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Publications

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Current Funding

Current and recent Research Funding to JCU is shown by funding source and project.

NHMRC - Northern Australia Tropical Disease Collaborative Research Programme

Can mosquito excreta be used to enhance detection of Australian vector-borne diseases? HOT North Early Career Fellowship

Indicative Funding
$74,692 (administered by Menzies School of Health Research)
Summary
Testing for presence of arboviruses usually involves capturing wild mosquitoes and complicated laboratory analyses. These are not only time- and labour-intensive but also costly. Virus detection can be made from saliva however, mosquitoes only expel verysmall amounts which makes detection difficult. We are proposing to use their excreta instead as it is produced in greater quantities than saliva and shows higher sensitivity in virus detection. (HOT North Early Career Fellowship)
Investigators
Dagmar Meyer Steiger (College of Public Health and Medical & Vet Sciences)
Keywords
Mosquitoes; Vector-borne Diseases; arboviruses; mosquito traps; virus-detection

Menzies School of Health Research - Ext_Source: NHMRC NATDCRP Hot North Pilot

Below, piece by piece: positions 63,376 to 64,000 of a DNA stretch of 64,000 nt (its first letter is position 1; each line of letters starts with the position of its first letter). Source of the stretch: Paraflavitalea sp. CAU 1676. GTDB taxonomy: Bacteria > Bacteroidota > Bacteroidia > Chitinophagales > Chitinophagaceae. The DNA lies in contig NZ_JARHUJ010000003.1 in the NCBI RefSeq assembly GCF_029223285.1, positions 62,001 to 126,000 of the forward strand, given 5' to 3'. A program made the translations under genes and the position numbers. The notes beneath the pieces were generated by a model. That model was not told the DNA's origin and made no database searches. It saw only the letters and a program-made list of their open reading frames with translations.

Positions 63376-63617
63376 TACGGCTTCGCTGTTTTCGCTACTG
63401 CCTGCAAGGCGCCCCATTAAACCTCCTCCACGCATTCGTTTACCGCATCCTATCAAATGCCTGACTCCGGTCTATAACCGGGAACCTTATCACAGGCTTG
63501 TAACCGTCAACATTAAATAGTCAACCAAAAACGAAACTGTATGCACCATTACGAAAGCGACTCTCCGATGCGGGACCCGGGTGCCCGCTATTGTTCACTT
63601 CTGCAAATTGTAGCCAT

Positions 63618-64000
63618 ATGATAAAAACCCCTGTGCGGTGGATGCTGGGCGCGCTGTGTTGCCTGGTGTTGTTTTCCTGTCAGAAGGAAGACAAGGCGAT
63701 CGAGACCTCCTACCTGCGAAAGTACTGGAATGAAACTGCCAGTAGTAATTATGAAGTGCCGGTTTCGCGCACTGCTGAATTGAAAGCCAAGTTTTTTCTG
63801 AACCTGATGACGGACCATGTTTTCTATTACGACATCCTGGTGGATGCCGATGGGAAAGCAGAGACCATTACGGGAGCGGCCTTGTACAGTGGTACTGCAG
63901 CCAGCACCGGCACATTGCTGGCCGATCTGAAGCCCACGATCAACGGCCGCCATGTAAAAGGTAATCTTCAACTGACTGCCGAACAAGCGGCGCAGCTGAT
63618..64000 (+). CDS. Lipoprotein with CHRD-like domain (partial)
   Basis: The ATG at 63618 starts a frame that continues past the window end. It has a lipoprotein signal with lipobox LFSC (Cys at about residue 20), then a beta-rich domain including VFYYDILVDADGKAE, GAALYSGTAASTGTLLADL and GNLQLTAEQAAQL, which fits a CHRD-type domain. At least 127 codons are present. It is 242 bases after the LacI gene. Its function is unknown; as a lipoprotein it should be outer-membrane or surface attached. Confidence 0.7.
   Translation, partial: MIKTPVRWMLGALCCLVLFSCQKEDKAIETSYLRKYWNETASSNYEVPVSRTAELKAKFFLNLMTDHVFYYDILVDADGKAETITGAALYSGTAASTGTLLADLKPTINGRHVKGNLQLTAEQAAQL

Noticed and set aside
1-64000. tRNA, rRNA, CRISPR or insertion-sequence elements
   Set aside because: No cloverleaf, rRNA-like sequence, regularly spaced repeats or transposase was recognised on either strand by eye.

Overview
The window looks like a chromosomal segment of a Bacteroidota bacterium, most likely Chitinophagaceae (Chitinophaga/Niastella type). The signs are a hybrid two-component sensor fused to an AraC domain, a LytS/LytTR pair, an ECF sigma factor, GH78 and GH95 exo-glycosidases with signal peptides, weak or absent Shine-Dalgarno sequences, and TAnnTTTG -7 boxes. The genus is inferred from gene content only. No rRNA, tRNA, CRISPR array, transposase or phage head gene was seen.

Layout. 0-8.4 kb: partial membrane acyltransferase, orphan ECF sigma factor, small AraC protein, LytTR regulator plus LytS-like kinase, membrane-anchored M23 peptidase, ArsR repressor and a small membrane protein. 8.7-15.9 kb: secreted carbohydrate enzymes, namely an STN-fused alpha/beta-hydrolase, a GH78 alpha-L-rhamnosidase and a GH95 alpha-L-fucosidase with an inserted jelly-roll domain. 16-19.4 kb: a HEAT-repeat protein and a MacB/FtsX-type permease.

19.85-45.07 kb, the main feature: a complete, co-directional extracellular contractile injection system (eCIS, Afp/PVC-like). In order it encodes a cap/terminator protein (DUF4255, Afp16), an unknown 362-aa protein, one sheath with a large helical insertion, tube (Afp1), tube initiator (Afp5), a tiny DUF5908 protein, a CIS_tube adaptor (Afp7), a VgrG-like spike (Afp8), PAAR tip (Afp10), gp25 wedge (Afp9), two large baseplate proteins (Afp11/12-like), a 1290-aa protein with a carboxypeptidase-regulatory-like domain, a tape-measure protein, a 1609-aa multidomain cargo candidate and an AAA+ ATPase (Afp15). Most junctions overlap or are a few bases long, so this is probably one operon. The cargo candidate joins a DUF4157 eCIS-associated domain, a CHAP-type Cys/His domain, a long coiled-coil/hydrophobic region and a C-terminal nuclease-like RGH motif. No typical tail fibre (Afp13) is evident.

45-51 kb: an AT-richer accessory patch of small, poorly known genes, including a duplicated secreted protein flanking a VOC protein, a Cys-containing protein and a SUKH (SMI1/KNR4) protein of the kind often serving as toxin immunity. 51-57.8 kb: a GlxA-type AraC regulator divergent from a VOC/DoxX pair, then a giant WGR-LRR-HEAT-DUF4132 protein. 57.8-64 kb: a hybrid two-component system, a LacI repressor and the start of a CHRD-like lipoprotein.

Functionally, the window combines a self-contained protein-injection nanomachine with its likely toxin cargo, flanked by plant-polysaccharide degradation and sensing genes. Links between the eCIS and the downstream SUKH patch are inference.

Can mosquito excreta be used to enhance detection of Australian vector-borne diseases?

Indicative Funding
$31,500 (administered by Menzies School of Health Research)
Summary
Testing for presence of arboviruses usually involves capturing wild mosquitoes and complicated laboratory analyses. These are not only time- and labour-intensive but also costly. Virus detection can be made from saliva however, mosquitoes only expel very small amounts which makes detection difficult. We are proposing to use their excreta instead as it is produced in greater quantities than saliva, and shows higher sensitivity in virus detection. In order to explore this proposal we need to know where and when mosquitoes discharge their excreta in the traps. The discharge of excreta could be dependent on a variety of factors such as temperature, time after last meal or time of day/night, type of trap; it may also be species-dependent or it could just be random. These factors need to be examined to ensure maximum collection of excreta. The results will lead to the modification and optimization of existing traps.
Investigators
Scott Ritchie, Dagmar Meyer Steiger, Ana Ramirez Lopez, Andrew van den Hurk and Nina Kurucz (College of Public Health, Medical & Vet Sciences, Australian Institute of Tropical Health & Medicine, Queensland Health and Department of Health (NT))
Keywords
Arbovirus; Mosquito; Encephalitis
Collaboration

The map shows research collaborations by institution from the past 7 years.
Note: Map points are indicative of the countries or states that institutions are associated with.

  • 5+ collaborations
  • 4 collaborations
  • 3 collaborations
  • 2 collaborations
  • 1 collaboration
  • Indicates the Tropics (Torrid Zone)

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